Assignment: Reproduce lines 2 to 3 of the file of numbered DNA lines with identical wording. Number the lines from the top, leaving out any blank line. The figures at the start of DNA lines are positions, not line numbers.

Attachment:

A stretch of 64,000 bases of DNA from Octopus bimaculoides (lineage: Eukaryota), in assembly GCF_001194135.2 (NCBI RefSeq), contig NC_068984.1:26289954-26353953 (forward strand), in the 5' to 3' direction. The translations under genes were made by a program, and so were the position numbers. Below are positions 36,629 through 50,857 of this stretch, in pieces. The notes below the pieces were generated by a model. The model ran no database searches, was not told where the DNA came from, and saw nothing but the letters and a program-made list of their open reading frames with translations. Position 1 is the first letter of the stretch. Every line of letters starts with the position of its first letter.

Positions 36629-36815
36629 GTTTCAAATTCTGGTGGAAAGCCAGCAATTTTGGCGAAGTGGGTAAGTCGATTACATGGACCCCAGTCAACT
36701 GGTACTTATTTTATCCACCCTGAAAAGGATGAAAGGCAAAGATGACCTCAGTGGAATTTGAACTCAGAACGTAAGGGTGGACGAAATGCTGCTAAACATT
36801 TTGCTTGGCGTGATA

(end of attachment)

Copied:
Positions 36629-36815
36629 GTTTCAAATTCTGGTGGAAAGCCAGCAATTTTGGCGAAGTGGGTAAGTCGATTACATGGACCCCAGTCAACT